Tourism and Social Exclusion in the Dominican Republic

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Tropical Blues : Tourism and Social Exclusion in the Dominican Republic Amalia L. Cabezas Latin American Perspectives 2008 35: 21 DOI: 10.1177/0094582X08315765

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Tropical Blues Tourism and Social Exclusion in the Dominican Republic by Amalia L. Cabezas

Tourism development is the backbone of many Caribbean economies, and its advocates argue that it contributes to sustainable development, the alleviation of poverty, and integration into the globalized economy. Scholars and activists, in contrast, point to tourism-related ecological deterioration, profit leakage, distorted cultural patterns, rising land values, and prostitution. They suggest that tourism perpetuates existing disparities, fiscal problems, and social tensions. Examination of tourism development in the Dominican Republic indicates that it deskills and devalues Dominican workers, marginalizing them from tourist development and sexualizing their labor. The majority of people are relegated, at best, to positions of servitude in low-paid jobs in the formal sector, unemployment, or unstable activities in the informal sector that include the commoditization of sexuality and affective relations. Keywords: Tourism, Caribbean, Dominican Republic, Capitalism, Social exclusion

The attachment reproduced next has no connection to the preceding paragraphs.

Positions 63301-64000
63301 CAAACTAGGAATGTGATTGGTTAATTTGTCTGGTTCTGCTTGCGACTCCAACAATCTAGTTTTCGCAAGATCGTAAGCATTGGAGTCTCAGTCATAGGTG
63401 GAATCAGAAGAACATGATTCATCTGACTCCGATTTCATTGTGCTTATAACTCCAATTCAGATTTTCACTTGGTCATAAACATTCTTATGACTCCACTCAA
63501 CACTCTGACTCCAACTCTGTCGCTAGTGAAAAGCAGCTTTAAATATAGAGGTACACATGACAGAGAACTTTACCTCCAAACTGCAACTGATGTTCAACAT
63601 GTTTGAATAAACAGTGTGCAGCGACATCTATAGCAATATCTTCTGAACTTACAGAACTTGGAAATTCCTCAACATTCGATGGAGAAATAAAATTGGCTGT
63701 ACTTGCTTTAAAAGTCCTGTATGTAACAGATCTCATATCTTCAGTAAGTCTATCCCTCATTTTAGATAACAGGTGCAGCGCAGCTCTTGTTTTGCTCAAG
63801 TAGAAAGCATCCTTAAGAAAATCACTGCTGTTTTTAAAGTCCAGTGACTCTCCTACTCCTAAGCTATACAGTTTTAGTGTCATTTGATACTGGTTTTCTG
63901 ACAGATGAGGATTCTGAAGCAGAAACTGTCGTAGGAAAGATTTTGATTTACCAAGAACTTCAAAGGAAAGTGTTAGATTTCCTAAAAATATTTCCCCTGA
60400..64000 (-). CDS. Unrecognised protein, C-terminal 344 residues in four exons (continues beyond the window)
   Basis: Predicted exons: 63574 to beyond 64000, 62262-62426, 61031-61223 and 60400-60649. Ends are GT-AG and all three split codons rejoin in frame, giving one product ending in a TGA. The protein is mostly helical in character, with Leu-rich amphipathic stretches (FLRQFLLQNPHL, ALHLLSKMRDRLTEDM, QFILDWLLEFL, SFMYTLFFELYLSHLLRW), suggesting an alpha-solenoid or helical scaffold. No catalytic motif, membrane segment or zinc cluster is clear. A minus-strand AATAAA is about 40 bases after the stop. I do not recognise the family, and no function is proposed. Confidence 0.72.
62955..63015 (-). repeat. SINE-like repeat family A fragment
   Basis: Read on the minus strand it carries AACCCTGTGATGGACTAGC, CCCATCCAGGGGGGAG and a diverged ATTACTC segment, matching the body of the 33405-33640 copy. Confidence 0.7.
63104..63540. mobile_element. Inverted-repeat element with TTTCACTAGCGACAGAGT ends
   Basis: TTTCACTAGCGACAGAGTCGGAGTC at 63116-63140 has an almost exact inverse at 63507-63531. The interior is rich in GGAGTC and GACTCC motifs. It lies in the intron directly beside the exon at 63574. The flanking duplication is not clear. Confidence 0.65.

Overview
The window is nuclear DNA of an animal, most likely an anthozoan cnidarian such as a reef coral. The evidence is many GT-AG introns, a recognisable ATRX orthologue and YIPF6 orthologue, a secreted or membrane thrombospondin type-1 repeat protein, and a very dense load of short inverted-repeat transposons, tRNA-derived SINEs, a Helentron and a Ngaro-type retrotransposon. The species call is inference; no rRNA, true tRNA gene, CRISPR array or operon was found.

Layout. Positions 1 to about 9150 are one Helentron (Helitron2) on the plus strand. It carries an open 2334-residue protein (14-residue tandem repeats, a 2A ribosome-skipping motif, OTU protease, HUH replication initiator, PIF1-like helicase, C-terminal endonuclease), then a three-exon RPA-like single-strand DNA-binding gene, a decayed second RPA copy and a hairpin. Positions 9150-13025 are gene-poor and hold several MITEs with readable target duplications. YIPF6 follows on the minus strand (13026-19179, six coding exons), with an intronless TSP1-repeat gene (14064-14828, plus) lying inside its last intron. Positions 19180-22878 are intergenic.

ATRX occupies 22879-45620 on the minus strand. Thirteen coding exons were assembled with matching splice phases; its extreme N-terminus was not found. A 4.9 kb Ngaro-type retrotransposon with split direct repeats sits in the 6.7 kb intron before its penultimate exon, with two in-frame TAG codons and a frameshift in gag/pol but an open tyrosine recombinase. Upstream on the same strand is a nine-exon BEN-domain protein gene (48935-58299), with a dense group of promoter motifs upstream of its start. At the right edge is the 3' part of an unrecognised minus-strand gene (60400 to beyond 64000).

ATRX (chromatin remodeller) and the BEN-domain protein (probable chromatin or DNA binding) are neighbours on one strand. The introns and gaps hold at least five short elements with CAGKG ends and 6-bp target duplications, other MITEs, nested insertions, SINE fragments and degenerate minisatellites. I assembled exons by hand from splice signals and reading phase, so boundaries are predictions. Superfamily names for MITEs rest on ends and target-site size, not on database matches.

In A Small Place, the Caribbean writer Jamaica Kincaid elaborates on the inequities of tourism (1988: 18–19): “Every native of every place is a potential tourist, and every tourist is a native of somewhere. But some natives—most natives in the world—cannot go anywhere. They are too poor. They are too poor to go anywhere.” In international tourism, only some people are able to travel and experience a respite from the crushing banality of their lives; others, too poor to go anywhere, are relegated to servicing the needs of foreign travelers. Travel and tourism are among the most important economic activities of the global economy not just for the transnational monopolies that control them but also for those who dream of traveling and perhaps being able to turn someone else’s commonplace reality into the source of their own pleasure. This is the reality of the tropical blues. Tourism development is the backbone of many Caribbean economies. For the small island nations, tourism today represents what sugar was a century ago: a monocrop controlled by foreigners and a few elites that services the structures of accumulation for global capitalism.1 Can tourism change the economic context of small nation-states in the Caribbean by creating possibilities for the population to improve its standard of living? Tourism promoters, policy makers, experts, and development officials certainly think so. They Amalia L. Cabezas teaches at the University of California, Riverside, and is a coordinating editor of Latin American Perspectives. She thanks the Centro de Promoción y Solidaridad Humana (a nongovernmental organization working in Sosúa, Puerto Plata, and the surrounding communities) and the Movimiento de Mujeres Unidas for research assistance. LATIN AMERICAN PERSPECTIVES, Issue 160, Vol. 35 No. 3, May 2008 21-36 DOI: 10.1177/0094582X08315765 © 2008 Latin American Perspectives

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